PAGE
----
Science & Technology
Suddenly, within just six weeks, the pandemic is upon us.
All countries struggle to deliver affordable, high-quality health care to their citizens. If a resource-constrained nation like India has to achieve the twin goals of affordable and quality health care for all, it will require drastic re-engineering of the health care delivery model. India faces two main realities: a large population and low per capita GDP, leaving little room for the substantial investments necessary to build health care infrastructure. An acute shortage of doctors outside major metropolitan areas further compounds the problem.
Prime Minister Narendra Modi’s address on March 27, 2019 began with the declaration that India had “established itself as a global space power.” This statement was premised on the notion that an anti-satellite (ASAT) test was “necessary” to demonstrate India’s status as a space-faring nation. However, India has been internationally recognized for its space-faring prowess for decades, given its unique ability to manufacture innovative technology at economical rates, evidenced by the increasing use of Indian launch services by foreign nations.
Twelve days following the Ides of March, few had any inkling that March 27, 2019 would portend a watershed in India’s strategic trajectory. Indian Prime Minister Narendra Modi made a ten minute televised address in Hindi, emphatically declaring that India has become “a global space power” after a successful anti-satellite (ASAT) missile test had just propelled the country to the ranks of the US, Russia, and China.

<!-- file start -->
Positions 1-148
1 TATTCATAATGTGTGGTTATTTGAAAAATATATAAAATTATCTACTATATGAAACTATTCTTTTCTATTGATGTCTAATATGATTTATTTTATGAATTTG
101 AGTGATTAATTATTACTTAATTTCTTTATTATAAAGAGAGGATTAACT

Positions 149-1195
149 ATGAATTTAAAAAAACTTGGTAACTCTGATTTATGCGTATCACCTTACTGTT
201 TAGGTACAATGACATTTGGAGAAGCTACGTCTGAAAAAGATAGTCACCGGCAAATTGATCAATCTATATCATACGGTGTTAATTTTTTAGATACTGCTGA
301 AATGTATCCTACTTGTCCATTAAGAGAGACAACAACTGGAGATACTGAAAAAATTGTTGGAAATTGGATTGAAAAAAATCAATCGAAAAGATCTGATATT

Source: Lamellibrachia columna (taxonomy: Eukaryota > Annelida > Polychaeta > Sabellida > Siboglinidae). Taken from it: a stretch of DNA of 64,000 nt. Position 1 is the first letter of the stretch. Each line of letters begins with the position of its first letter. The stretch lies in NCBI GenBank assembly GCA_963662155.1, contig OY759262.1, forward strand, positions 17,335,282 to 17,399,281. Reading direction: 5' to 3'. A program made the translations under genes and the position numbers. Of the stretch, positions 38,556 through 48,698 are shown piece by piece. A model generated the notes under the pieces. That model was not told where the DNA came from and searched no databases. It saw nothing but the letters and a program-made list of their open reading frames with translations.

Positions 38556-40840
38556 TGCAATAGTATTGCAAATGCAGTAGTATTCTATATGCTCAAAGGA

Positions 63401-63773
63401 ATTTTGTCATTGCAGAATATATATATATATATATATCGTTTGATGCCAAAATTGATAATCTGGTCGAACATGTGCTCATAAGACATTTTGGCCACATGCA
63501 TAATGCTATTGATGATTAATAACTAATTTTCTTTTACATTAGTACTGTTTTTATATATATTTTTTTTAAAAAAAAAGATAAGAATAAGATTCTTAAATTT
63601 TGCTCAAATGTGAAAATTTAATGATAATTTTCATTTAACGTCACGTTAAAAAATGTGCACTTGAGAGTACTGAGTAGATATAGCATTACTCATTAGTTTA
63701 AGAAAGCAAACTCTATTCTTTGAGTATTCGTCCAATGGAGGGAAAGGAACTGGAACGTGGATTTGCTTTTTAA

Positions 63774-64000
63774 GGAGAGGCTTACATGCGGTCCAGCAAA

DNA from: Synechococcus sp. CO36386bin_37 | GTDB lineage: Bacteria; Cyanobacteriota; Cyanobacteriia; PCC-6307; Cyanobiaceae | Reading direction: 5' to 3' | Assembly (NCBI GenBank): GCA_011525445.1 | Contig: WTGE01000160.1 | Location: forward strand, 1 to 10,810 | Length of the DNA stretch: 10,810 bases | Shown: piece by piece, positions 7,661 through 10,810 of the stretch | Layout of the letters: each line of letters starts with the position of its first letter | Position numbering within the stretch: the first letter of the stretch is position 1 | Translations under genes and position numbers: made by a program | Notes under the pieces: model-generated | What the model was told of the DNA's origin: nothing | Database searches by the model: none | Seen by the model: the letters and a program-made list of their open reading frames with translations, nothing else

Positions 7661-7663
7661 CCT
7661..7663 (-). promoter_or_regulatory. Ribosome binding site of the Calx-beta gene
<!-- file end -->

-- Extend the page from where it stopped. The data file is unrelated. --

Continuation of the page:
On October 7, 2014, India’s aspirations of becoming a global leader in the manufacture and operation of unmanned aerial vehicles (UAVs; commonly known as drones) for civilian use were seemingly crushed overnight. The Directorate General for Civil Aviation (DGCA), India’s civil aviation regulator, issued a short public notice that prohibited any non-governmental entity in India from launching UAVs for any purpose whatsoever due to safety and security issues until regulations were issued.
We live in the age of artificial intelligence (AI) that has provided us with immense processing power, storage capacity, and access to information. The exponential development of technology gave us the spinning wheel in the first, electricity in the second, and computers in the third industrial revolution. In 2016, the World Economic Forum called AI “the fourth industrial revolution” that has radically transformed the way we live, work, and connect with each other. However, it has also given us regulatory challenges such as data ownership and labor protection.
After the first metro project in Kolkata, it took two decades for India to plan and execute its second metro rail project in Delhi in 2002. But afterwards, there was a surge in metro rail projects across Indian cities. In the past decade, more than thirteen cities in India have sanctioned for metro rail systems and many more states are still vying to seek clearance from the central government for metro rail projects.
Nearly fifteen years ago, the former head of India’s Central Water Commission warned that “hydro-politics is threatening the very fabric of federalism” in the world’s second most populous country. Virtually all the subcontinent’s major rivers, including the Indus, the Ganges, and the Brahmaputra, are the subject of some level of contention. But while these international transboundary waterways receive most of the attention, it is India’s internal water wars that may well be most significant for its future.